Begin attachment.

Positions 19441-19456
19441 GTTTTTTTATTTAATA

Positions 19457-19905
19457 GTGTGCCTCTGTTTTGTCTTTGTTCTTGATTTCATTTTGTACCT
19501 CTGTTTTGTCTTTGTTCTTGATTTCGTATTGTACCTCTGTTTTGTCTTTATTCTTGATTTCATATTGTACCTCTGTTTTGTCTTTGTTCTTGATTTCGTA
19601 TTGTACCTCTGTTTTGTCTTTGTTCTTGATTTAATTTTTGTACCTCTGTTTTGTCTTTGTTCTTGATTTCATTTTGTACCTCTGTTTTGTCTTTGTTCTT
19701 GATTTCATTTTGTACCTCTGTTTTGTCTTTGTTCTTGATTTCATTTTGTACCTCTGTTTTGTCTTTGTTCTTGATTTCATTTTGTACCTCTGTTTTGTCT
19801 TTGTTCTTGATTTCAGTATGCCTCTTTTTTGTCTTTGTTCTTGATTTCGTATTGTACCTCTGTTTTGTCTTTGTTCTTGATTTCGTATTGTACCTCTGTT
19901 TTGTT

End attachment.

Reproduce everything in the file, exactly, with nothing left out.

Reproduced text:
Positions 19441-19456
19441 GTTTTTTTATTTAATA

Positions 19457-19905
19457 GTGTGCCTCTGTTTTGTCTTTGTTCTTGATTTCATTTTGTACCT
19501 CTGTTTTGTCTTTGTTCTTGATTTCGTATTGTACCTCTGTTTTGTCTTTATTCTTGATTTCATATTGTACCTCTGTTTTGTCTTTGTTCTTGATTTCGTA
19601 TTGTACCTCTGTTTTGTCTTTGTTCTTGATTTAATTTTTGTACCTCTGTTTTGTCTTTGTTCTTGATTTCATTTTGTACCTCTGTTTTGTCTTTGTTCTT
19701 GATTTCATTTTGTACCTCTGTTTTGTCTTTGTTCTTGATTTCATTTTGTACCTCTGTTTTGTCTTTGTTCTTGATTTCATTTTGTACCTCTGTTTTGTCT
19801 TTGTTCTTGATTTCAGTATGCCTCTTTTTTGTCTTTGTTCTTGATTTCGTATTGTACCTCTGTTTTGTCTTTGTTCTTGATTTCGTATTGTACCTCTGTT
19901 TTGTT